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Blutwölfin
Saturday, July 1st, 2006, 02:25 PM
A team of Texas archaeologists believe they may have located the remains of Noah's Ark in Iran's Elburz mountain range.

"I can't imagine what it could be if it is not the Ark," said Arch Bonnema of the Bible Archaeology Search and Exploration (B.A.S.E) Institute, a Christian archeology organization dedicated to looking for biblical artifacts.

Bonnema and the other B.A.S.E. Institute members hiked for seven hours in the mountains northwest of Tehran, climbing 13,000 feet before making the apparent discovery.


Read full article (http://abclocal.go.com/ktrk/story?section=nation_world&id=4319965)

Sigrid
Saturday, July 1st, 2006, 03:09 PM
Oh, I see, that means there was a 13,000 foot high flood and all the water just kinda quickly drained off and fell into space (because, as we all know the earth is flat) and then old Noah and company stepped out on top of a mountain and made camp, while his three sons contemplated the serious mission of repopulating the earth with three different races all from the same grandfather. :rolleyes:

Gagnraad
Saturday, July 1st, 2006, 03:45 PM
"I can't imagine what it could be if it is not the Ark," said Arch Bonnema of the Bible Archaeology Search
Du'u, he got no imagination whatsoever!
I bet it could be a Starship! (http://en.wikipedia.org/wiki/Starship)


Or perhaps, even a Deathstar! (http://en.wikipedia.org/wiki/Death_Star)

Sigrid
Saturday, July 1st, 2006, 03:53 PM
In which case, Gag, Captain Kirk was not the first person to say: "Beam me up Scottie".

Gorm the Old
Saturday, July 1st, 2006, 04:43 PM
<sigh> Will there ever be an end to this nonsense of trying to prove a Jewish myth to be historical fact ? As to what happened to the water, Sigrid, obviously, it miraculously disappeared, just as it must have miraculously appeared in the first place.... If all of the water vapour in the Earth's atmosphere were to be precipitated simultaneously and instantaneously onto the Earth's surface, it would form a layer about 15 cm. deep. Most of it would run off the land, raising sea-level about 17.5 cm. Some colossal flood, eh ? Hence, the waters of the flood must have appeared miraculously and disappeared equally miraculously....Flood legends are confined to the Mediterranean Basin. There are none in the Americas nor are there any in Asia. Therefore, the biblical flood must have been a local event. It is thought that the Mediterranean basin was once nearly dry except for a large lake fed by the runoff from the surrounding land masses and was not invaded by the sea until sometime in the Pleistocene Epoch. There is little agreement as to exactly when this may have occurred , though most estimates are early enough that Man had probably not yet appeared in the circum-Mediterranean area....If it were witnessed by humans, this event might have given rise to the flood legends. An even more plausible hypothesis (for which there is no evidence) is that the biblical flood was a tsunami resulting from the impact of a large meteorite in the Mediterranean Sea. If 'twere so, the event was hardly world-wide and, in most areas less than one day in duration . It would not, of course, have been preceded by forty days and forty nights of rain. (N.B., in the Bible, as commonly in the Middle East to this very day, "forty" does not mean 40. It means some indeterminate large number.) It is more likely that, owing to the vapourisation of water by the hot meteorite, the impact event might well have been FOLLOWED by a protracted period of rain....So, how many ships got washed up onto mountains by the tsunami ? Two ? One on Mt. Ararat and one in the Elburz Mountains ? A determined search for arks may reveal several. Noah must have been a very busy ark-builder. Eh ? Such a potential multiplicity of "Noah's arks" reminds me of a cynical remark I once heard about relics. "There were enough pieces of the True Cross exhibited in Mediæval churches to stock a lumber yard"....So, there might be a kernel of truth to the flood legends, but its existence is purely conjectural. The flooding of the Mediterraneam Basin is probably much too early and there is no evidence for an impact event in the Mediterranean capable of producing such a huge tsunami.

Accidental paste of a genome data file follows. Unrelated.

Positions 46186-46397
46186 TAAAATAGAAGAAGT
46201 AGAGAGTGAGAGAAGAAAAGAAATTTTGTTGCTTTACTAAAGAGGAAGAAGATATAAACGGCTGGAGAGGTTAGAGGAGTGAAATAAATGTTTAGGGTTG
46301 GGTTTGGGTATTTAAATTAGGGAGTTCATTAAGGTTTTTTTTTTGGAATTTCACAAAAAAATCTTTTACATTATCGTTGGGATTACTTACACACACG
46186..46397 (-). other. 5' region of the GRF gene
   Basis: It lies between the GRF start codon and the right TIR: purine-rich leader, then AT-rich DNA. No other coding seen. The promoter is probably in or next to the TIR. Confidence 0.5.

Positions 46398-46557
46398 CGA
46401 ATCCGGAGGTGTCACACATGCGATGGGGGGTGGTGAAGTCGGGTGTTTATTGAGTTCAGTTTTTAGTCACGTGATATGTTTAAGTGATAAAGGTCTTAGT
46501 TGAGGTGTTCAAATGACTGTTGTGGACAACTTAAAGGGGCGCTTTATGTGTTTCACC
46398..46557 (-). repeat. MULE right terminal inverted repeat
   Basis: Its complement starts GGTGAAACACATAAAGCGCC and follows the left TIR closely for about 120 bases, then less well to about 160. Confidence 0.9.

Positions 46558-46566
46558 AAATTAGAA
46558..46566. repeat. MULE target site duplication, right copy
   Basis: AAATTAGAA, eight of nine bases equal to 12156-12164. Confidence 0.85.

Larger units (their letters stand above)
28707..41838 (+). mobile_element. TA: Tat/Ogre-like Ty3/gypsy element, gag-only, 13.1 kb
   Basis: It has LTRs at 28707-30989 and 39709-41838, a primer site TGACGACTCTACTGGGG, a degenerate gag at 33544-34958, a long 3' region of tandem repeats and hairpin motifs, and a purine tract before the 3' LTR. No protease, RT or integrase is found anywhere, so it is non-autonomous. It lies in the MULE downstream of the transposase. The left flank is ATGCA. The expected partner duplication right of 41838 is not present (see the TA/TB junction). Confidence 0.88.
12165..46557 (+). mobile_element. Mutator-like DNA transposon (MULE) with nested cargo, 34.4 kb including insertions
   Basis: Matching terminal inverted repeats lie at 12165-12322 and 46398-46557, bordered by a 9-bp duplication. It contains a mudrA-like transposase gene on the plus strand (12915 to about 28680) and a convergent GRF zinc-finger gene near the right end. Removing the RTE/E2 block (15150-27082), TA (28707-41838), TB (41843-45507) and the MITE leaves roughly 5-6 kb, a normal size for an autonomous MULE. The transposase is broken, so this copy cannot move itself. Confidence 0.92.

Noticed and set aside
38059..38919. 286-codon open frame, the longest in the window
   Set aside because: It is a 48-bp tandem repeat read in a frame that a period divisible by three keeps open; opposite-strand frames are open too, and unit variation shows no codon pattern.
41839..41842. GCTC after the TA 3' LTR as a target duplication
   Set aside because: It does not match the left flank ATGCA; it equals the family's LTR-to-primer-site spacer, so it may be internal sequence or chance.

Sigrid
Saturday, July 1st, 2006, 05:23 PM
Aw, Jeez, Egil, just when they were breaking out the Bollies and lighting the seven branched candlestick you had to go and spoil it all. :D

I like the Sumerian legend the best where they decided that there was a flood because their gods realised the grave error of having created humanity and that as this obstreperous creature had become grotesquely overpopulated and extremely noisy (Oi, they should have seen what happened later!!!) humanity was simply flushed down the fertile crescent and the gods began again. (An equally grave error.)

Gagnraad
Tuesday, July 4th, 2006, 06:32 PM
In which case, Gag, Captain Kirk was not the first person to say: "Beam me up Scottie".
Perhaps Captain Kirk actually is Noah? :runaway